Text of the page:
Re: Frustration with politics explained

Robin Hanson (hanson@econ.Berkeley.EDU)
Mon, 13 Oct 1997 11:44:37 -0700

[Hi folks! I'm back on the list for now. RH]

At 11:32 AM 10/12/97 Dan Clemmensen wrote:
>... My problem with political
>theory and economic theory is general, not directed toward
>any particular brand. My problem is that these fields
>do not appear to be based on any agreed-upon set of
>fundamental facts. They differ from disciplines such
>as physics, chemistry, biology, and geology, which each
>have an agreed-upon basis. Economics and politics
>are in the same category of fuzzy science with psychology
>and sociology.
>In my opinion, we will continue to disagree about these
>subjects, and we will have difficulty making any progress,
>until we have an underlying theory with the same predictive
>power as evolution in biology, atom theory in chemistry,
>or Newton's laws in physics, and plate tectonics in geology.
>Since this is true, debate makes little progress. ...

Geoff Smith responded:
>many concepts in economics are built on strong empirical evidence,
>just like physics and chemistry. Economists even employ the
>scientific method in the same way.

Let me go further. Dan, not only are there agreed on fundamental facts in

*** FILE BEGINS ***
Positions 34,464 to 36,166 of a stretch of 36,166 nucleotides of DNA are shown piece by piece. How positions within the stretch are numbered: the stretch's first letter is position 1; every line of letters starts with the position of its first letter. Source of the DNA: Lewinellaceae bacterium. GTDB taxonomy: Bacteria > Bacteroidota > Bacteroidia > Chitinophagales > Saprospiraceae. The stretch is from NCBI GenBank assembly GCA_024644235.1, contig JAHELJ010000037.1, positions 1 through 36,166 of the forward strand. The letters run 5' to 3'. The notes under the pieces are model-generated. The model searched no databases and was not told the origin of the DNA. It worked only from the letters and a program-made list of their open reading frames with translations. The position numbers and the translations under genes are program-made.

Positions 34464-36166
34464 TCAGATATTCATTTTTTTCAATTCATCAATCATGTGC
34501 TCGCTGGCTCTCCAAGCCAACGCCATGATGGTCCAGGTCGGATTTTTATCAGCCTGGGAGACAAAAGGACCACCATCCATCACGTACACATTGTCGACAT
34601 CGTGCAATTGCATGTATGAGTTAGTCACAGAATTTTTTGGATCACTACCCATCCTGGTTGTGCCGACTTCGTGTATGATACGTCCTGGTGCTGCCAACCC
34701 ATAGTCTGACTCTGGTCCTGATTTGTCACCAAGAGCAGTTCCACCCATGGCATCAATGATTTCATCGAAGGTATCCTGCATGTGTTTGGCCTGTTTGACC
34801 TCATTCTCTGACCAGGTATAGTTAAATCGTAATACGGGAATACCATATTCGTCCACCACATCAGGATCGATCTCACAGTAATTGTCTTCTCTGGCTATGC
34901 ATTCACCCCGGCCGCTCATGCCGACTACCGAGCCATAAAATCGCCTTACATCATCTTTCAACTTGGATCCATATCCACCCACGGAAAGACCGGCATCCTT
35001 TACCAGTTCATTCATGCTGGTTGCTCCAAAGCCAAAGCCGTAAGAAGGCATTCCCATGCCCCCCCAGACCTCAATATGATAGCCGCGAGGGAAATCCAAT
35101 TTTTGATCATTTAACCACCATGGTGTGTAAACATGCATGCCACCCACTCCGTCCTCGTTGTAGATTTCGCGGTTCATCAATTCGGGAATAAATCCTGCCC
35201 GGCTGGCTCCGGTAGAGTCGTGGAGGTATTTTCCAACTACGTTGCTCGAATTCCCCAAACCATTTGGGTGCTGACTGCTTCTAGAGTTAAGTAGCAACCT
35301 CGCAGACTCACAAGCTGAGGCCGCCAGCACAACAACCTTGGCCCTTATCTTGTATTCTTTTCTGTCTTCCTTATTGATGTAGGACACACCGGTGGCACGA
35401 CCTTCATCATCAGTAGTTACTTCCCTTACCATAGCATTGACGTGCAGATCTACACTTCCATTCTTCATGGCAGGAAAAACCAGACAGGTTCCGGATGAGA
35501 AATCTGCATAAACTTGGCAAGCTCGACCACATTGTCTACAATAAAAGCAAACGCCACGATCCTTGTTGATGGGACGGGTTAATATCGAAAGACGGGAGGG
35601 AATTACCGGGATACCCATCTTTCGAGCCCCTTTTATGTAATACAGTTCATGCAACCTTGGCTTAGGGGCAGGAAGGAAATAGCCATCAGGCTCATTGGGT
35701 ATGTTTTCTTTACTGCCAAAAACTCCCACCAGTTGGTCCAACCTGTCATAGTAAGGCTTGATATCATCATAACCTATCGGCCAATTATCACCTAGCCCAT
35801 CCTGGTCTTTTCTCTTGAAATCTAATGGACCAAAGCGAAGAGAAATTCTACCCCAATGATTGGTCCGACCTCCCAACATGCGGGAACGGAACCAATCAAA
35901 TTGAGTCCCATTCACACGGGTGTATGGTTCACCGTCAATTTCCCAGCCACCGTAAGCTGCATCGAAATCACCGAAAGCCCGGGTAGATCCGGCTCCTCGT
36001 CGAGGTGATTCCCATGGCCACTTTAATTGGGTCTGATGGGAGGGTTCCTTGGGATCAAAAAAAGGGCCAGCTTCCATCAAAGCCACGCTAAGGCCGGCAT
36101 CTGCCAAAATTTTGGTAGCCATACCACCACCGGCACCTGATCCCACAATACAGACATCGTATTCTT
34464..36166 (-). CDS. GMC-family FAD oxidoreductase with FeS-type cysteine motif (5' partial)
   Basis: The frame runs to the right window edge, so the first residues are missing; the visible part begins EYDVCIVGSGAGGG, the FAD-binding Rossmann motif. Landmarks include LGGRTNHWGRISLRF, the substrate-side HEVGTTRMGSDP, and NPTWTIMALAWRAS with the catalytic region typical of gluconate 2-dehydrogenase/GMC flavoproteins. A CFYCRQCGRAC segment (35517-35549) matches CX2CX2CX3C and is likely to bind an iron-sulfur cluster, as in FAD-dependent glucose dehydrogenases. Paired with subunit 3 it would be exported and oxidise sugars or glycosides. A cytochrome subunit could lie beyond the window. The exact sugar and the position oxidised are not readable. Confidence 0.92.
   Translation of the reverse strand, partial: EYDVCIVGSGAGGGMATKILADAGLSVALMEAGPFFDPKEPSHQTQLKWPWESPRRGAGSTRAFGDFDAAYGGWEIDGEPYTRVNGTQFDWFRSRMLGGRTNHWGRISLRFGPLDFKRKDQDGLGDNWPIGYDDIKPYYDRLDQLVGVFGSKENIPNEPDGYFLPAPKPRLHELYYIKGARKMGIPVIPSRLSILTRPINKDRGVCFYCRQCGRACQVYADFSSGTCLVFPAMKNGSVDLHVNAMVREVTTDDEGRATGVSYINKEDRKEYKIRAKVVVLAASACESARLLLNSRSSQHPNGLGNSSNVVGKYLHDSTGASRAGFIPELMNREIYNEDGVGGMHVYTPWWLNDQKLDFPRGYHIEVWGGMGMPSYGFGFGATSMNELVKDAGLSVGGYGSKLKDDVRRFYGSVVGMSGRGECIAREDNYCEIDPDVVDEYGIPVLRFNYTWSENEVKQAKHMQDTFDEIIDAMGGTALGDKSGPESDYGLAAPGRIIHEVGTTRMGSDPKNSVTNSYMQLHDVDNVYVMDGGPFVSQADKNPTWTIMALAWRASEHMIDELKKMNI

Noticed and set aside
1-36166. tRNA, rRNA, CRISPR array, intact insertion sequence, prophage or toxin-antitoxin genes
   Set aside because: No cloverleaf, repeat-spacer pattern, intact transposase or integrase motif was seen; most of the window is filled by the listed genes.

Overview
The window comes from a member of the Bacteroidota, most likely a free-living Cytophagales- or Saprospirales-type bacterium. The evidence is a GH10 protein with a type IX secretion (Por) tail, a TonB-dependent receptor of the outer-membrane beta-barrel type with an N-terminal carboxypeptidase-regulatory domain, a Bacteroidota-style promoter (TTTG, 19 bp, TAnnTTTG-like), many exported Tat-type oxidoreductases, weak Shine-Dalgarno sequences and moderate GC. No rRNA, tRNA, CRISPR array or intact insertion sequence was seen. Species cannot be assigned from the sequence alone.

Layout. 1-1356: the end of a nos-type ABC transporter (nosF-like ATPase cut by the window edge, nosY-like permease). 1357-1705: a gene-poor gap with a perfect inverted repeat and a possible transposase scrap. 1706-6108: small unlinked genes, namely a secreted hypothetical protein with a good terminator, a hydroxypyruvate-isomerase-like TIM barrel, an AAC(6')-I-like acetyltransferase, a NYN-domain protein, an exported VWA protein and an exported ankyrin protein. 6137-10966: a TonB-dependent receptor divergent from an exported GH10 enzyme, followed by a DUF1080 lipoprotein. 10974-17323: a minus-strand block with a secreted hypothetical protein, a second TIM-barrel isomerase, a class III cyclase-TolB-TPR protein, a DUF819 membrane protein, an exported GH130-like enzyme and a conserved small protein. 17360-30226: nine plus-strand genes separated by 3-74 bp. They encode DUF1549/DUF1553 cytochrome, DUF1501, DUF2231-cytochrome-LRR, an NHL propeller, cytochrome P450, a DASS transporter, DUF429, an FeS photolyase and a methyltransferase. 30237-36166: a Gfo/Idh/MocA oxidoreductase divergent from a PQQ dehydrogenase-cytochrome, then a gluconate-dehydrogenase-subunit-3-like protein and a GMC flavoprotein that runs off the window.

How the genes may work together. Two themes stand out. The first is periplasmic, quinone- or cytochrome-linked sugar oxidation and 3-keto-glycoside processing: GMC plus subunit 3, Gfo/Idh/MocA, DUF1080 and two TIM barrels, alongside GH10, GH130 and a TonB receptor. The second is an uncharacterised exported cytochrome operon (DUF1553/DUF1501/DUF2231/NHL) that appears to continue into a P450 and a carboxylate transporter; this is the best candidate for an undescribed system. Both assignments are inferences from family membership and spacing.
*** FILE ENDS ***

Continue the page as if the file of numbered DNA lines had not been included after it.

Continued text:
economics, but if you knew more economics you would be much less likely to
make your web-singularity predictions. (Knowing more AI would also help.)

The sort of singularity scenario you endorse *is* a claim about economics.
And economic analysis is directly relevant to evaluating it. If you don't
anyone knows enough about economics to say anything useful on this list,
then you shouldn't think you know enough about it to make the predictions
that you do.

To be even more explicit: most singularity claims can be thought of as
claims about rates of economic growth. So of direct relevance is our best
understanding of
sources and limits on such growth.

Your claim is, as best I understand it, that some new innovation in visual
programming will raise average programmer productivity by say a factor of
ten, and that there is some very strong non-linear dependence of world
economic growth rates on such productivity and the size of the web, a type
of non-linearity which only appears above some as yet unreached threshold
combination of productivity and connectivity, and which continues strong
through many orders of magnitude of growth.

Robin Hanson
RWJF Health Policy Scholar, Sch. of Public Health 510-643-1884
140 Warren Hall, UC Berkeley, CA 94720-7360 FAX: 510-643-8614